US Secretary of Defense Robert Gates called on Friday on Asian states to work more closely together on security issues and not to depend only on the US to ensure regional stability.
Gates said that US moves to reduce its military presence in South Korea and Japan did not signal a declining US commitment to the region.
"The repositioning of our forces is really a reflection of the maturing of our alliance relationships here in Asia, and specifically with Japan and the Republic of Korea, and does not in any way represent a lessening of our commitment to either," he said.
In a speech and question and answer session, Gates said Japan should play a bigger role in international security.
"Japan has an opportunity -- and an obligation -- to take on a role that reflects its political, economic and military capacity," he said.
"That is why the US strongly supports Japan's becoming a permanent member of the United Nations Security Council."
Winding up a week-long visit to East Asia, Gates said the system of bilateral alliances that the US maintained in the region through the Cold War should evolve.
"To be honest about it, for many years the United States had a better relationship with a number of different Asian nations than they had with each other," he said.
"Now it seems to us there is a better opportunity for a closer US, Republic of Korea, Japan cooperation; US, Japanese, Australian cooperation; the involvement of India."
"And it seems to me this also reflects the growing importance of these countries in terms of their own security, and taking responsibility for their own security and not just depending on the United States to be the guarantor," he said.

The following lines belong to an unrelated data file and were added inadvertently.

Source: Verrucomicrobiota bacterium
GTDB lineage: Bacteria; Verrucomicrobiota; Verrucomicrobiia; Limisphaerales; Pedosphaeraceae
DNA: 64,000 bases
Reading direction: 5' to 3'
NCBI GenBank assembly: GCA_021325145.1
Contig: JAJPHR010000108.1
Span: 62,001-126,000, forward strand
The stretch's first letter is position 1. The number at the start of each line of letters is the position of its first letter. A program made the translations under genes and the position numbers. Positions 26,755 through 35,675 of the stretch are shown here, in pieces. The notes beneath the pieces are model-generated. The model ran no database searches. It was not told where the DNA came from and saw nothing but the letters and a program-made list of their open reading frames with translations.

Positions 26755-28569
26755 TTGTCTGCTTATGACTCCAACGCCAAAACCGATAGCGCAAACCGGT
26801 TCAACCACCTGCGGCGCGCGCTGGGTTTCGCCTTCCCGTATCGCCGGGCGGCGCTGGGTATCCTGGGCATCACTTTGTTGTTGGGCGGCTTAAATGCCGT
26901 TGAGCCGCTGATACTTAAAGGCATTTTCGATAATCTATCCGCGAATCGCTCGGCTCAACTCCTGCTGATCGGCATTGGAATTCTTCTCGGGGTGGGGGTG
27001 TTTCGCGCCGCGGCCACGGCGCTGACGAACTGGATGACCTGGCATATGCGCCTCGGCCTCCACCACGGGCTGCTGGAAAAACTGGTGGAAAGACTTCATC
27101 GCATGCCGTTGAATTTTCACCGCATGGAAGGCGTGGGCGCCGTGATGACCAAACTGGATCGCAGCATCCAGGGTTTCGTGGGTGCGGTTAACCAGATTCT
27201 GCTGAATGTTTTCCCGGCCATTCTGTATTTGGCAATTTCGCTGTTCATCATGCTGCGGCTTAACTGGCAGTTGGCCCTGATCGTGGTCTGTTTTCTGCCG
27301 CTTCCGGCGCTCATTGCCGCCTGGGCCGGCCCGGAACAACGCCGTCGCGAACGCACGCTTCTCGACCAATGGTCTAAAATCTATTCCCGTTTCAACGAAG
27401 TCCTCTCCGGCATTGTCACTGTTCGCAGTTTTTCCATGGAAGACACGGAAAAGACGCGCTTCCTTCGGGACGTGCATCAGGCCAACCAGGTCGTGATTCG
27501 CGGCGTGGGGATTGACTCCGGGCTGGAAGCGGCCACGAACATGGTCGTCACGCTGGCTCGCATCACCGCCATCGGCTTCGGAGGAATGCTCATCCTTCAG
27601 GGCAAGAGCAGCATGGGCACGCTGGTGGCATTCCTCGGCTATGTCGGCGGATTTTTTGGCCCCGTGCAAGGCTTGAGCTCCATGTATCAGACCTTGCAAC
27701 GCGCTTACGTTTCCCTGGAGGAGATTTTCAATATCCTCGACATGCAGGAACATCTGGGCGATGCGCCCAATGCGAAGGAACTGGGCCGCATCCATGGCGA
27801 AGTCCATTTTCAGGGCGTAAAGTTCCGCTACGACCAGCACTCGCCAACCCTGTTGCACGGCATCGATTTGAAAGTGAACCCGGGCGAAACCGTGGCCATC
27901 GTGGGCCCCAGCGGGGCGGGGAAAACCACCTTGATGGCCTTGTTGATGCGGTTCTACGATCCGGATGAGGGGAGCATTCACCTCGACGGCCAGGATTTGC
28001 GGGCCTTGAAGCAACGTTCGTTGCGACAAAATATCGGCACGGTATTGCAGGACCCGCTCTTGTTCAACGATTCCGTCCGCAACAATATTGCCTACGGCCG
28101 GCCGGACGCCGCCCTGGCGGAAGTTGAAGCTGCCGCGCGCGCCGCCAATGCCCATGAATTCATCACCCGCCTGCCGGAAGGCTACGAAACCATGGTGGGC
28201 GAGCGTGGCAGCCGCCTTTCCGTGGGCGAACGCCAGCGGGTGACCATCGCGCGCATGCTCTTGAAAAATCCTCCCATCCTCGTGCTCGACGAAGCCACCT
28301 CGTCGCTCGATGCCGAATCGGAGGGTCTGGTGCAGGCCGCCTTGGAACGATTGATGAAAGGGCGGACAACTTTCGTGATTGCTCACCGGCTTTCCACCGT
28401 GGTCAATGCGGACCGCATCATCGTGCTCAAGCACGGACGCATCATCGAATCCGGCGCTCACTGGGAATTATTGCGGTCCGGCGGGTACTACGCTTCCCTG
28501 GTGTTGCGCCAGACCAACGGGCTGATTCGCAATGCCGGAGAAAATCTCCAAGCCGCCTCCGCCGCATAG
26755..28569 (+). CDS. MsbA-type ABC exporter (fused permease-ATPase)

US efforts to nudge Tokyo to take a bigger security role are controversial in Japan because of the pacificism enshrined in its post-war constitution, which restricts the Japanese military to a self-defense role.
A Japanese naval refueling mission in the Indian Ocean in support of the US-led "war on terror" has sparked intense political debate with the opposition blocking an extension of the mission when its mandate expired last week.
Gates suggested that the constitution could be interpreted in a way that would allow broader participation in international security operations without changing its pacifist character.
"That's a debate for the Japanese to have and for the rest of us to stay out of," he said.
Gates said the security challenges facing the world today are not easily dealt with by states acting on their own.
"The major challenges facing the region -- such as North Korea and nuclear proliferation -- cannot be overcome by one or even two countries, no matter how wealthy and powerful," he said.
Besides proliferation and terrorism, countries need to work together to maintain free and secure maritime routes, and prepare for responses to humanitarian disasters such as the 2004 tsunami or the spread of diseases.
He also reiterated US concerns about China's rapid military buildup and warned that "a lack of transparency carries the risk of misunderstanding and miscalculation, and naturally prompts others to take action as a hedge against uncertainty."
Gates began his trip to the region in Beijing, where he met with senior Chinese leaders before traveling on to South Korea.
"I do not see China as a strategic adversary. It is a competitor in some respects and a partner in others. While we candidly acknowledge our differences, it is important to strengthen communications and to engage the Chinese on all facets of our relationship to build mutual understanding and confidence," he said.